The International Energy Agency has heralded the beginnings of a global shift to low carbon energy sources, but reiterated earlier calls for bolder action in the pending Paris climate talks.
In its annual ‘World Energy Outlook’ report published today, the IEA revealed that in 2014 renewables accounted for almost half of the new power generation capacity built worldwide and have now collectively become the second-largest generator of electricity after coal.
This prompted the agency to declare the “unmistakable signs” that an energy transition is now underway, also citing its own projections that, based on conservative estimates, renewables will replace coal as the biggest source of electricity generation by the early 2030s. It predicts renewables-based generation will reach 50% in the EU by 2040, around 30% in China and Japan, and above 25% in the United States and India.
But the IEA said the trajectory of emissions reductions from the global energy system was still insufficient to prevent global temperatures rising above 2 degrees Celsius, the accepted threshold of dangerous levels of warming. Based on current trends, a long-term temperature increase of 2.7 degrees Celsius is likely, the IEA.
Thus the agency said a “major course correction” was still required to achieve the world’s agreed climate goal of containing global warming within the 2-degree limit, with the COP21 climate talks in December providing the stage for the international community to instigate such a process.
“A clear and credible vision of long-term decarbonisation is vital to provide the right signals for investment and to allow a low-carbon, high-efficiency energy sector to be at the core of international efforts to combat climate change,” the IEA said.
IEA executive director, Fatih Birol, said: “As the largest source of global greenhouse-gas (GHG) emissions, the energy sector must be at the heart of global action to tackle climate change.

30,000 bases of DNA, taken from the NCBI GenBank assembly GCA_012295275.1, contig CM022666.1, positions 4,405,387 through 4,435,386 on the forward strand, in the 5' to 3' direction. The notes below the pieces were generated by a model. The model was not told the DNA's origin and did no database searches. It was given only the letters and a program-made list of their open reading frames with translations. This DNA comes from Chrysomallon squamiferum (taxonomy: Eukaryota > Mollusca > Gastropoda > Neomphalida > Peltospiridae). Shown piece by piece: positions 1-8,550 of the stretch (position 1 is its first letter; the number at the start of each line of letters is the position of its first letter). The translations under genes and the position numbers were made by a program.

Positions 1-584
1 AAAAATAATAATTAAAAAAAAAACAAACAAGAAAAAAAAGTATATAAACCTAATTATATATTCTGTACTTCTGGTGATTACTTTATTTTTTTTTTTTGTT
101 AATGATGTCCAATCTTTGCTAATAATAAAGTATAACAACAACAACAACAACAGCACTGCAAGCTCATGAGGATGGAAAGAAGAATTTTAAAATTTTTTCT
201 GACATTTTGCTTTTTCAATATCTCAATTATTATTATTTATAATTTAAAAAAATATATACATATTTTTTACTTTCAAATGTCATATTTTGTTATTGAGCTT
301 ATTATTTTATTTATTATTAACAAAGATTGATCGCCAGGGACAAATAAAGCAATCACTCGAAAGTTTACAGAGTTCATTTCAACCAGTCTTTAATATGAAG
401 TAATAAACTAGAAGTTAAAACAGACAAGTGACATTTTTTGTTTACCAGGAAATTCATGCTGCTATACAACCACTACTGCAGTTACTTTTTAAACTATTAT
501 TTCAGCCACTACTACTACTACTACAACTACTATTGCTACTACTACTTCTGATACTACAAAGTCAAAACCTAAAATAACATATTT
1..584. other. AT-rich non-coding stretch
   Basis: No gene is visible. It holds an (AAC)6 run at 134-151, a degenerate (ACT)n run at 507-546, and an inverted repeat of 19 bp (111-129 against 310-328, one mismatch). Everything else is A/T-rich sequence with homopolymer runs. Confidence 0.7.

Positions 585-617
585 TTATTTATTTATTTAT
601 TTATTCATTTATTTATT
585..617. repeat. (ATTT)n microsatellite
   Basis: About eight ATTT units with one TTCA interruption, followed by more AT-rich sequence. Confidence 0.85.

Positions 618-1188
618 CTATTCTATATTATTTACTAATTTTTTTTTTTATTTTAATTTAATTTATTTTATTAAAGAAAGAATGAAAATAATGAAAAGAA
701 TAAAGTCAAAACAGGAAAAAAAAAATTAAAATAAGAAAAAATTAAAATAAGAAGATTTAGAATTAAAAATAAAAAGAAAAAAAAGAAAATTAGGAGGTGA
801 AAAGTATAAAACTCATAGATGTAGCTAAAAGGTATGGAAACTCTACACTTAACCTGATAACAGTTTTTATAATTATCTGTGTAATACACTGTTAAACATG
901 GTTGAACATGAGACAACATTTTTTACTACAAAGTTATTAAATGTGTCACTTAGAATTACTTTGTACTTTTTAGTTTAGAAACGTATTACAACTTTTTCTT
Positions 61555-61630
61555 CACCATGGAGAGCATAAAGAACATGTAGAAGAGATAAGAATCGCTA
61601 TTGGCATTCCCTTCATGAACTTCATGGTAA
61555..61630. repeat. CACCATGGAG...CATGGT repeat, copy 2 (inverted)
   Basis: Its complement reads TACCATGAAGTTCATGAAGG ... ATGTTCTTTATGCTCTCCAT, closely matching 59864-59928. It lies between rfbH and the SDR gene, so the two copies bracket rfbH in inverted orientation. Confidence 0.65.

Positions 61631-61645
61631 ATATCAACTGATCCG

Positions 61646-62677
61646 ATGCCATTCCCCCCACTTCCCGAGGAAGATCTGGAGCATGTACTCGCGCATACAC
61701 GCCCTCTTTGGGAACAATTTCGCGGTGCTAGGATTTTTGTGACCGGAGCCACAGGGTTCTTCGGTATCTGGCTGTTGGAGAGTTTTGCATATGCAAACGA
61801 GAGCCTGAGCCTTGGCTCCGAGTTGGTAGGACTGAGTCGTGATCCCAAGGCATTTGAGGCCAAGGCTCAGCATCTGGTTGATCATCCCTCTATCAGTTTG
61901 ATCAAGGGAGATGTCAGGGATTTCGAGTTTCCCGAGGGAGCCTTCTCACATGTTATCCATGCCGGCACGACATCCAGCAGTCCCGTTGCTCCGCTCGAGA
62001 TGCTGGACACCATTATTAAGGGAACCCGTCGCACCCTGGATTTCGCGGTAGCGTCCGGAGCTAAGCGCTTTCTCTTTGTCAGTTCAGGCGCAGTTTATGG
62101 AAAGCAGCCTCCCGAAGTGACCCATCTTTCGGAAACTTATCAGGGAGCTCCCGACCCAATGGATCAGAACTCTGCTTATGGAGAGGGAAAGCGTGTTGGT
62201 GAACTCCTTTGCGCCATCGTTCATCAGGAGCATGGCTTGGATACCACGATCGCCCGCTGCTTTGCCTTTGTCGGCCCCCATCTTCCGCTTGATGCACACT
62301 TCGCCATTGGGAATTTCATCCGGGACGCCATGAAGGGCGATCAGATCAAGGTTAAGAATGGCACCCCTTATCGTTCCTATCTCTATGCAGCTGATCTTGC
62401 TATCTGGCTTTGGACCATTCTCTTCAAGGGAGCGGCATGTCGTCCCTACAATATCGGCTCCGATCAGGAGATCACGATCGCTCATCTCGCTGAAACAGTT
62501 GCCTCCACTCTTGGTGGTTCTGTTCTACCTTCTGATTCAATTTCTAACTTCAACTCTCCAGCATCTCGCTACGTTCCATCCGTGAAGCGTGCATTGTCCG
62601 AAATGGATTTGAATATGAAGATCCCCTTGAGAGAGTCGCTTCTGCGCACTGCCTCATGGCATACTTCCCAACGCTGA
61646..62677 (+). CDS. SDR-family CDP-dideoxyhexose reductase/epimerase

“World leaders meeting in Paris must set a clear direction for the accelerated transformation of the global energy sector. The IEA stands ready to support the implementation of an agreement reached in Paris with all of the instruments at our disposal, to track progress, promote better policies and support the technology innovation that can fulfill the world’s hopes for a safe and sustainable energy future.”
The IEA has already outlined a series of measures that it maintains would bring about a peak in energy-related emissions by 2020.
One significant factor in favour of renewables, particularly PV and wind, is their falling costs.
“Policy preferences for lower carbon energy options are reinforced by trends in costs, as oil and gas gradually become more expensive to extract while the costs of renewables and of more efficient end-use technologies continue to fall,” the IEA said.
Related to that, fossil fuels continue to attract significantly more subsidies than renewables – US$490 billion in 2014 compared to US$112 billion for renewables, the IEA estimates. Ongoing subsidies for renewables are required in its main projections, but this is restrained by a shift in deployment of renewables such as PV in countries with high-quality resources and ongoing cost reductions.
By 2040, the IEA estimates that the proportion of non-hydro renewables competitive without subsidies will double to one-third